A tribute on the first death anniversary of H L de
Silva P C which falls on April 7:
I had the pleasure of associating with the H L de Silva, instructing
him in our Firm’s Court cases since the time he reverted to the
unofficial Bar in 1970, in the year which I was admitted to practice as
a Supreme Court Proctor. In fact, when he reverted back to the
unofficial Bar in 1970, his first brief was from our Firm as V Murugesu
my Senior, had encouraged his good friend H L de Silva to join the
private bar and I remember the pleasure of instructing him to obtain an
interim injunction in a case involving the National Lotteries Board.
That was his first appearance at the unofficial Bar after leaving the
AG’s department that too in the District Court of Colombo. The last time
I met him one year ago was in March 2009 - he recollected a number of
cases including the Collettes -v- Bank of Ceylon case, in which he
worked hard and he shared his pleasant as well as his bitter experience
of Hulftsdorp in his forthright manner.
Made history in FR jurisdiction
When the fundamental jurisdiction was given to the Supreme Court, it
was H L de Silva who created history by arguing and extending the scope
of jurisdiction. I sat by his side (instructing him) and watched how he
fought for a student who was denied admission to Medical College.
H L de Silva P C
That was the case of Perera and another -v- University Grants
Commission reported in (1978, 1979, 1980) Sri Lanka Reports page 128.
That was perhaps the first fundamental rights application successfully
argued on the right to equality of opportunity under Article 12 (1) of
the 1978 Constitution. The petitioner was his niece but there is no
doubt he would have argued the case with the same vigour even if it was
for a stranger.
Two leading cases in which I had the pleasure of closely working with
this Hulftsdorp Lion were Collettes -v- Bank of Ceylon and ‘Rabea’ Trade
Mark case. Having asked his senior P Navaratnarajah Q C who was always a
‘Master of facts’ to present the facts in Collettes case he argued the
questions of Law. Like all the others who appeared for Collettes Limited
he regretted that we lost the appeals for mysterious reasons. He was
talking of his disappointment with the judgments of Superior Courts even
when I met him in March 2009 - a few days before his unfortunate demise.
The other case which was also fought hard was infringement of trade
mark “Rabea”. When arguing the appeals in the Superior Courts he got
Lakshman Kadirgamar, P C who was his junior in those appeals also to
argue some of the points of appeal. Thus he was an excellent team
player. At conferences he would discuss the issues with us. I always
remember him as one of the Seniors from whom I had learnt a lot during
the period of four decades.
He was persevering and hardworking. He was fortunate to have his wife
who stood by him not only in his personal life but also in his career.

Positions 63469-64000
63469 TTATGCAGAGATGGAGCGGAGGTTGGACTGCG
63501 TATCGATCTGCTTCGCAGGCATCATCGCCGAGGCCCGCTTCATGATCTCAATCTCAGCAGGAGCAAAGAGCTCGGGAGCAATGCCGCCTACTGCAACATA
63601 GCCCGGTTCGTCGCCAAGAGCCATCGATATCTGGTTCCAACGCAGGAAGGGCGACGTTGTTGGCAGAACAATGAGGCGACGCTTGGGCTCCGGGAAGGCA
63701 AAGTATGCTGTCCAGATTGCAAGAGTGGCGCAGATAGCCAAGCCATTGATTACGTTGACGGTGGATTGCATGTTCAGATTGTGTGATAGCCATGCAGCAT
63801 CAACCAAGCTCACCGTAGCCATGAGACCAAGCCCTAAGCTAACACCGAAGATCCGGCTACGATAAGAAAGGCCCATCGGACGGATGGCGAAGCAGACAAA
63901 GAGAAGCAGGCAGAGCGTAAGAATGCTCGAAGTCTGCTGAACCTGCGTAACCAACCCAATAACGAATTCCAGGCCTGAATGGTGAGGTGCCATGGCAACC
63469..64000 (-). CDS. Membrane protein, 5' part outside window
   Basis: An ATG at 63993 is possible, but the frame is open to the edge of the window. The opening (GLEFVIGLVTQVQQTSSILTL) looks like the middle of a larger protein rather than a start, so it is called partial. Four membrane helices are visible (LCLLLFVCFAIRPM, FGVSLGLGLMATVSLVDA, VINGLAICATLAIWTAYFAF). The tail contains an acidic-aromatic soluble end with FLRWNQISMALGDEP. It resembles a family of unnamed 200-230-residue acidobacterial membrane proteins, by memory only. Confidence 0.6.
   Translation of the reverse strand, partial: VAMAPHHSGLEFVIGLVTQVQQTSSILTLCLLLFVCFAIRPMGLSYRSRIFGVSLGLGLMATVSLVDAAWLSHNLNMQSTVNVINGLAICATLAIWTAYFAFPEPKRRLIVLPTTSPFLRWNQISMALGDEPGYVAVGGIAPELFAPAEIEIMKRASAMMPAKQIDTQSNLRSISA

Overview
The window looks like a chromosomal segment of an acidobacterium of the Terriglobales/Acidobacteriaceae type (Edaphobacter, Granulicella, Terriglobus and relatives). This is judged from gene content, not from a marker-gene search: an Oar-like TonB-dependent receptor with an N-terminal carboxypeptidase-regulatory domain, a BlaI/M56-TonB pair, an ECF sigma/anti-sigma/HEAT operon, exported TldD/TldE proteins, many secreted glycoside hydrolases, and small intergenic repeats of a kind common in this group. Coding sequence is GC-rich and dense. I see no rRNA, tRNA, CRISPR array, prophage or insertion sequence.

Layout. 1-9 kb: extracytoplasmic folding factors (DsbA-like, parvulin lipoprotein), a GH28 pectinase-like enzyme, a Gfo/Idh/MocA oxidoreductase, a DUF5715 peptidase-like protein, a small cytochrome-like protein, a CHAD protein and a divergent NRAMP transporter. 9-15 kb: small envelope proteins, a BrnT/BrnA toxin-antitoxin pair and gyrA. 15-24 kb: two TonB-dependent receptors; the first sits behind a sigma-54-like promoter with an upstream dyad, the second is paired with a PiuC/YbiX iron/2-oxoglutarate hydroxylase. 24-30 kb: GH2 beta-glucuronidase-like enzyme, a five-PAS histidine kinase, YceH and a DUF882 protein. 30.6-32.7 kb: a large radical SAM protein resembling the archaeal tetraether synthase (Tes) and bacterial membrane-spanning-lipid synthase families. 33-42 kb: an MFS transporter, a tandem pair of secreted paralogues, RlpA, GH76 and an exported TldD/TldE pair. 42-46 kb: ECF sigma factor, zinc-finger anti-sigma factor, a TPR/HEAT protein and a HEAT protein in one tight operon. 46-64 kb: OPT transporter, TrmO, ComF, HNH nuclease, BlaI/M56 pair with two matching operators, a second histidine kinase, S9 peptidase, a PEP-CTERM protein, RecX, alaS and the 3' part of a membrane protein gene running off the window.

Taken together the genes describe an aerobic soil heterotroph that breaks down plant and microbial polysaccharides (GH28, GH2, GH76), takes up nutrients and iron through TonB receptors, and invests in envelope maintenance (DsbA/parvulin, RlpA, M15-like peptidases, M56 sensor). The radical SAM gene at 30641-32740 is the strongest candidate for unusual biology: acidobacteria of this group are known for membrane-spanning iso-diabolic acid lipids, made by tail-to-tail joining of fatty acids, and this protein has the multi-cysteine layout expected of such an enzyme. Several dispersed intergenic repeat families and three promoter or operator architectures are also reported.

He used to tell us how his wife was helping him in typing and
re-typing drafts which he would keep on changing during the times when
there was no computer. He used to get up at 4.00 a m and study the
briefs and prepare for the Court work of the day.
Stood for professional ideals and traditions
He always maintained the highest traditions of the profession. When
he was the President BASL President H L de Silva, P.C., addressed the
newly admitted Attorneys-at-Law on October 30, 1988 and urged them to
“safeguard professional ideals and maintain professional traditions”. He
“.... unlike other organizations of persons who are engaged in an
occupation, the Bar Association is not essentially a trade union or a
body of persons who are engaged in wielding power or authority through
collective action. It is principally and above everything else an
association of professional men.
“What binds them together is their commitment to upholding certain
principles, standards and values in the conduct of their professional
business. It engenders in them or at any rate ought to create in them a
certain pride in the observance of rules of conduct and etiquette, even
when compliance with the rules may not always be to their personal
advantage, if considered from a narrow and selfish viewpoint.
This commitment must stand firm because in the long run the
observance of these rules is necessary in the interests of the general
welfare of the members of the profession and the public. So that the
essential significance of the Bar Association is that it is a body which
is concerned with the maintenance of professional standards and the
upholding of certain principles and values which are considered to be
necessary for the proper administration of justice.... ”
Protected the interests
In a country where people seek offices for their personal glory, H L
de Silva, brought honour to the office of the Bar Association of Sri
Lanka (BASL) President when he was elected to that office. H W
Jayewardena, Q.C., promoted the candidature of H L de Silva, for the
presidency of the BASL despite the latter’s political alignment was to
the opposite camp. The present day colleagues at the Bar should be
reminded how both those great leaders of the Bar - ‘H W’ and ‘H L’ -
rose above the political party differences to protect the interests of
H L once said:-
“........ So please remember that the Bar Association exists
primarily for the protection and safe guarding of professional ideals
and the maintenance of professional traditions. So if we allow these
standards to deteriorate, if we permit our professional honour to be
tarnished then slowly but surely the legal profession will atrophy and
To be continued